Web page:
For that reason, many people find that their body is better able to handle the salt they ingest if that salt is in a form closest to its natural state as possible. Sodium content will be the same whether you’re using table salt or sea salt, but you may find that because of its purer, less chemical flavor, it takes less sea salt to season food. Kosher salt can also be an alternative but, because of its larger crystals, it doesn’t always absorb as well—and for some people it takes more kosher salt than table or sea salt to achieve the desired effect. For that reason, as far as the recipes in this book are concerned, table salt or sea salt are interchangeable. Unless your dietician provides you with specific instructions to the contrary, it’s your choice as to whether you use table or sea salt.

In addition to cutting down on how much salt you add to your food, making wise choices about which ingredients you use when preparing meals can make a big difference. While there are now other reduced-sodium (and reduced- or no-fat) products on the market, the nutritional analyses for those products vary widely. Reduced-sodium foods often contain more sugar; reduced-fat foods usually contain more sodium than do regular products.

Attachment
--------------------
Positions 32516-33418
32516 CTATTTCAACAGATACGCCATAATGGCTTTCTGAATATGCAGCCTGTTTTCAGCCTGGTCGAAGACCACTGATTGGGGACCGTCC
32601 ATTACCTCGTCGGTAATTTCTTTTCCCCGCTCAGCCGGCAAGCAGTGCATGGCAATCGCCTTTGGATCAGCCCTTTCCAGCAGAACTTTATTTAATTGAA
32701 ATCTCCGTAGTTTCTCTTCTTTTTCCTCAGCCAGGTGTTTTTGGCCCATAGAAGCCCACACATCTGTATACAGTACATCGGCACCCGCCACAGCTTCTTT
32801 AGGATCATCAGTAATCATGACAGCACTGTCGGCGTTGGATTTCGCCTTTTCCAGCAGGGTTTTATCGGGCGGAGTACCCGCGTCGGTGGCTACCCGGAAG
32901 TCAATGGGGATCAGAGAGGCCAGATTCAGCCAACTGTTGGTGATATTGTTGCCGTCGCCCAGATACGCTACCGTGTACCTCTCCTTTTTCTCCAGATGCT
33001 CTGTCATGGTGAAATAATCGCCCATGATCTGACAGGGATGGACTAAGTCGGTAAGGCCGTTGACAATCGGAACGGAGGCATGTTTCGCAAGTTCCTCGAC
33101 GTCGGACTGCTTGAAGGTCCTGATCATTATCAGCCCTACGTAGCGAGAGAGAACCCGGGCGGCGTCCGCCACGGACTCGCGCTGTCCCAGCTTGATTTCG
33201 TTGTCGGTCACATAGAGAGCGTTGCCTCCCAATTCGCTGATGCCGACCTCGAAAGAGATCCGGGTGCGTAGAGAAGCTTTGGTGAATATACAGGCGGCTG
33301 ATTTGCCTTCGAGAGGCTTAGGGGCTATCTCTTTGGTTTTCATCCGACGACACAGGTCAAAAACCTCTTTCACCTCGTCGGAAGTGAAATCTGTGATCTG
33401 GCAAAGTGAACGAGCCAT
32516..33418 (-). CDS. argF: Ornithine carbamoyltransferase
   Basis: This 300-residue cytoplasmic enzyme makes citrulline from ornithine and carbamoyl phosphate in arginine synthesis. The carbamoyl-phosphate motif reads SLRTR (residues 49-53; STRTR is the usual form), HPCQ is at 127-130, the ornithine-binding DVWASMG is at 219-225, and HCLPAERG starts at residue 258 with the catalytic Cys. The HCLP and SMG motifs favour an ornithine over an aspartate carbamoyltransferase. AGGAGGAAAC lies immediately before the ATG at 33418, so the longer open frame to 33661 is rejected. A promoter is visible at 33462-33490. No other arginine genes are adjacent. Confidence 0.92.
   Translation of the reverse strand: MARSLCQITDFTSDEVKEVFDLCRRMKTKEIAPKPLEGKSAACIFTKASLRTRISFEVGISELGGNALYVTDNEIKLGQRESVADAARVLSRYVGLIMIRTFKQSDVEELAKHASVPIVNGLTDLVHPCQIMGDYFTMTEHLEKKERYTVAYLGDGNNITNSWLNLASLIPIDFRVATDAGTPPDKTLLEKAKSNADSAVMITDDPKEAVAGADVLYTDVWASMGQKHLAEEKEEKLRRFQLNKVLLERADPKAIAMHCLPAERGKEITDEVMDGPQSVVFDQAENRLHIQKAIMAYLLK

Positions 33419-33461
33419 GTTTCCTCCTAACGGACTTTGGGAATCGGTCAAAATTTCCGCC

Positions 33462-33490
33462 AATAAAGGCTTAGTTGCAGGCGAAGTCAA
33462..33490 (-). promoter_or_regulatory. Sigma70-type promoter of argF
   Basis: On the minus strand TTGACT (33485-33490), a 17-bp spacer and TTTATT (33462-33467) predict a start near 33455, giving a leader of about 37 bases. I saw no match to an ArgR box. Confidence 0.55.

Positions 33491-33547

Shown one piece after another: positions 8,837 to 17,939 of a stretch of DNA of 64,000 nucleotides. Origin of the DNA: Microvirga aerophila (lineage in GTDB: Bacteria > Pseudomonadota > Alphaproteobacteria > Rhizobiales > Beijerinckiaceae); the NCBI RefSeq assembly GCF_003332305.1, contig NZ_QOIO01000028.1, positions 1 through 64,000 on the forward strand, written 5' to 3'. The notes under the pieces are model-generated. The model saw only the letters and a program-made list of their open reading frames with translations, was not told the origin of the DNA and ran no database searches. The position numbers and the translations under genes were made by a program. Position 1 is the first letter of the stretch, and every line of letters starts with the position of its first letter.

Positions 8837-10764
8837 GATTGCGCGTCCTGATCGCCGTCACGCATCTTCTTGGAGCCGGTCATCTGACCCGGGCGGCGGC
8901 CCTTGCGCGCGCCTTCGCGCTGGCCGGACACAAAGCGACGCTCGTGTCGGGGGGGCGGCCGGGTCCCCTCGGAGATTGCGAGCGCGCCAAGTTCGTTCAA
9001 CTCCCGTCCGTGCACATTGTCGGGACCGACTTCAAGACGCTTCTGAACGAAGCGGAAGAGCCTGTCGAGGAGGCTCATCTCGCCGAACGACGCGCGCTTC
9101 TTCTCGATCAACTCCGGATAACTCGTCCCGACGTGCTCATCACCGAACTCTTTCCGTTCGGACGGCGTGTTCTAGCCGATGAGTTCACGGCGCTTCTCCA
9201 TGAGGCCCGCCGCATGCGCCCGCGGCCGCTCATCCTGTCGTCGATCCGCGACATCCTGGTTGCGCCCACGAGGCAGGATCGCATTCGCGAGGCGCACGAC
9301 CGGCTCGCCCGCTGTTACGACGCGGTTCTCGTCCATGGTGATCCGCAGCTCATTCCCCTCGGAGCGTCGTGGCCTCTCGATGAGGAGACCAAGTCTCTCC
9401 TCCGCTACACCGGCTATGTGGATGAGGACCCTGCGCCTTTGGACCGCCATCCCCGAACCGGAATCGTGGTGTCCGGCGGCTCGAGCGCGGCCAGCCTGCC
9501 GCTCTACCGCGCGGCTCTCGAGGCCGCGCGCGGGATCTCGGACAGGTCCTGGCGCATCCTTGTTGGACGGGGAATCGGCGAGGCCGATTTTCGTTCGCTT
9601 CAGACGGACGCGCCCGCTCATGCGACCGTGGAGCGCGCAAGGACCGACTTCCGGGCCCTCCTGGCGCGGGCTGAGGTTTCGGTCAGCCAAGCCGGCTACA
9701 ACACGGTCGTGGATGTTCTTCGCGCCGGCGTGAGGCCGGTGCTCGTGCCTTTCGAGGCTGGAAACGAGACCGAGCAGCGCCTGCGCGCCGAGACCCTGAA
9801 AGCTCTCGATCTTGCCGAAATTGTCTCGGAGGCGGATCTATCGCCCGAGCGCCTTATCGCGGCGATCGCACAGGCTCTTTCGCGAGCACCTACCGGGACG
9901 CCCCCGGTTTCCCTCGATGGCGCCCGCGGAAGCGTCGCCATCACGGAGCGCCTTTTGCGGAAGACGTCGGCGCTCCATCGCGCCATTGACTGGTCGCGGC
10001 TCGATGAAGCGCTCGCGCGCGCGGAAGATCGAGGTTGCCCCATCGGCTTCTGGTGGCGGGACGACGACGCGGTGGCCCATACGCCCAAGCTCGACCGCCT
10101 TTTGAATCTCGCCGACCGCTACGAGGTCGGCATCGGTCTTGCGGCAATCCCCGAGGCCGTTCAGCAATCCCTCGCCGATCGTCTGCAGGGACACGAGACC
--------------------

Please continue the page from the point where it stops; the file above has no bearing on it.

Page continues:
When choosing a shortcut, always try to pick the one that offers the lowest sodium content. To help you recognize what those labels mean when you’re looking for low-sodium products, here are the common explanations for what the phrases on those labels mean:

Sodium-Free: 5 milligrams or less of sodium per serving

Very Low Sodium: 35 milligrams or less of sodium per serving